Letters from Tammy Strobel is a free weekly newsletter about creativity and curiosity, funded through Buy Me a Coffee.
Thank you for reading!
Last week, I wrote about our adventures with COVID-19. Thanks for your kind emails and concern. Logan (my amazing husband) is COVID free and is back to his normal routine. I’m thrilled that he bounced back so quickly. And, I’m glad we took extra precautions to prevent spreading COVID at home and in our community.
I updated my last letter because my language wasn’t clear enough. We understand that it is possible to get COVID-19 even though we are vaccinated, boosted, and wear masks in public spaces. Breakthrough infections are common. Getting vaccinated—and boosted—is a simple way to reduce the likelihood of becoming acutely ill or dying from COVID-19. This is true of the flu, the measles, mumps, and other nasty viruses. I’m a fan of vaccines!Also, you can scroll to the bottom of this letter to see my footnotes.
As I head into my birthday weekend, I’m feeling grateful to be healthy.
A few months ago, I thought about planning a weekend trip to the coast for my birthday. I decided against it, though. I wanted to stay home with Logan and Ursula the Cat, and spend time with loved ones.
I enjoy investing in experiences because I don’t need more stuff. However, I do buy things occasionally. A few weeks ago, I bought a new set of cotton sheets for our bed. I love to sleep, so the sheets are a great gift. Plus, Logan can enjoy them too!
I also purchased Ross Gay’s new book — Inciting Joy: Essays! I LOVE Gay’s writing and I can’t wait to read it.
I’ll also ride my bike this weekend! And speaking of cycling ...
Adventures on Two Wheels
When we moved to Siskiyou County in 2013, we bought a used Ford Fiesta. We spent the previous five years living in cities and didn’t need to own a car. At the time, buying a car improved the quality of our lives while living in a rural area. We used the car for work and travel, and it was a wonderful tool.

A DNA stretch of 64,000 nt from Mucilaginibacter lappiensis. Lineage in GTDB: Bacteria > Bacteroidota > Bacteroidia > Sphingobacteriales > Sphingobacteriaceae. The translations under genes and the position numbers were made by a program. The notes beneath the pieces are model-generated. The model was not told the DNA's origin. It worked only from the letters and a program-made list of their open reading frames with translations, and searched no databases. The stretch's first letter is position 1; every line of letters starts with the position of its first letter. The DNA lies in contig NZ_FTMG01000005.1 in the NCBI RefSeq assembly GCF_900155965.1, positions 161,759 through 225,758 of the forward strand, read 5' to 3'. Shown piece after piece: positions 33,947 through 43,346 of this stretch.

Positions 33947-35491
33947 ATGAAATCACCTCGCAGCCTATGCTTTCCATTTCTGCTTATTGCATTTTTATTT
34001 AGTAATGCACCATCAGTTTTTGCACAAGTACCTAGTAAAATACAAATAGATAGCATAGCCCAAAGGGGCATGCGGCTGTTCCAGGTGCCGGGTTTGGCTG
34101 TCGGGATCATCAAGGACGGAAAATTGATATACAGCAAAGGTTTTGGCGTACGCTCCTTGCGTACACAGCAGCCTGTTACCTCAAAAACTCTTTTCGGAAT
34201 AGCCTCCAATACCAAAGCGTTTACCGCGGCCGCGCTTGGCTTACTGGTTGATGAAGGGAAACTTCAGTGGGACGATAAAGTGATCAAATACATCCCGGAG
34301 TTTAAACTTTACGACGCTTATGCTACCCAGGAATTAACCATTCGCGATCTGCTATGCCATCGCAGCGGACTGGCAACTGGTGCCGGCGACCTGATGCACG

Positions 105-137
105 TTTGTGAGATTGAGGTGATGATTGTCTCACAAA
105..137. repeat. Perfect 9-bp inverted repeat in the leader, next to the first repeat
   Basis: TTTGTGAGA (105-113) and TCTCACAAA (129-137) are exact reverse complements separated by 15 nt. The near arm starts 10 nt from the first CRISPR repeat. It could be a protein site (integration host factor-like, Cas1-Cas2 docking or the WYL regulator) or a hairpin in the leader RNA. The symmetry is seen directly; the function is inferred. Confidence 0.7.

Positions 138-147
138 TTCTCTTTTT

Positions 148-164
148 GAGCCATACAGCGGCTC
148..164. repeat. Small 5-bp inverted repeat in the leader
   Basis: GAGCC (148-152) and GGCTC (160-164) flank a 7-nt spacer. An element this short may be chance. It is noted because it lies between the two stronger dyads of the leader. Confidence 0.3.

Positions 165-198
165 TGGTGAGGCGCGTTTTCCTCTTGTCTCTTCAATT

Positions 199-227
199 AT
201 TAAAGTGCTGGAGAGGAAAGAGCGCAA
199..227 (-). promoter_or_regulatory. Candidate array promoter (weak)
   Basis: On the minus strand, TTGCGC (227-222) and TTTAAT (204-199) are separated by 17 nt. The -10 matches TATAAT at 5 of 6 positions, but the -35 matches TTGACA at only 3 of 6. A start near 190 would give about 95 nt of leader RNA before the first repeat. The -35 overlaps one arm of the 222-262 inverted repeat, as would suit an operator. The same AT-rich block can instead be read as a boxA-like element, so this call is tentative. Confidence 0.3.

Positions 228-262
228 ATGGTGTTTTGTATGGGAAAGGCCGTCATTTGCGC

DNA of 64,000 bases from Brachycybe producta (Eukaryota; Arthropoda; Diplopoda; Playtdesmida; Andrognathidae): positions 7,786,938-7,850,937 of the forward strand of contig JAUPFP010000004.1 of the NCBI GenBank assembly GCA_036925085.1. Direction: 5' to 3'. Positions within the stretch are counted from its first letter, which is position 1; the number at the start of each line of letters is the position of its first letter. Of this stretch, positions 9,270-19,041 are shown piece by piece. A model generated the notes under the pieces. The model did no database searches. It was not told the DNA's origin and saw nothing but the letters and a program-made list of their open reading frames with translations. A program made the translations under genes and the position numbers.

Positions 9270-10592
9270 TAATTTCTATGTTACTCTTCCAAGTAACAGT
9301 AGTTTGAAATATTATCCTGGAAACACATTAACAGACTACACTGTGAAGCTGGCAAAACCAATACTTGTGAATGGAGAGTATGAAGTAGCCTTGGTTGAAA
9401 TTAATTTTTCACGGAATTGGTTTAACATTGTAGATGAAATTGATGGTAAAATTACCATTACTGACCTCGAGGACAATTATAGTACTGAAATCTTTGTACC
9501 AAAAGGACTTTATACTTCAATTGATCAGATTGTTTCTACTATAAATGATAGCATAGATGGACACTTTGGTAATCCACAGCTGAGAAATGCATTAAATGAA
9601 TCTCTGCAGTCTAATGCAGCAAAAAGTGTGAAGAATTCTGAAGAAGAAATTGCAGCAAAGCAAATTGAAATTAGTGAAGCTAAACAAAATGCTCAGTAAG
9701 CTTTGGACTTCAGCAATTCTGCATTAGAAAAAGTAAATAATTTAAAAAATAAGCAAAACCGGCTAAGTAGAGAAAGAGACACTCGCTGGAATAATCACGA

I can’t believe we’ve owned the Fiesta for nine years! And I can’t believe we’ve been “thinking about” selling the car since we moved to Chico in 2018. A variety of life circumstances caused us to keep the car. But we’ve hit a tipping point. The car is valued at $2500, and we’ve spent $2700 on the car over the past two weeks.
Last week, I took the car into the shop for an oil change. In addition to the oil change, the car needed new gaskets, brakes, spark-plugs, and more. This is standard maintenance and cost about $1000. Two days later the car lost power. I got it back to the shop and the mechanic determined that a computer module broke. Other than the transmission, the computer module is one of the biggest parts to break in the car. The part is back-ordered, so we were lucky the shop found the part. The new computer, plus labor, cost roughly $1700.
We decided to fix the Fiesta and sell it. We feel great about selling the car because it’s in good shape for a new owner. We rarely drive the car, so it doesn’t make sense for us to keep it. We paid it off years ago, but when we factored in maintenance, insurance, gas, registration fees, parking, and depreciation, the Fiesta costs us about $350 a month to maintain. That’s a lot of money to spend; especially since it is parked 95% of the time.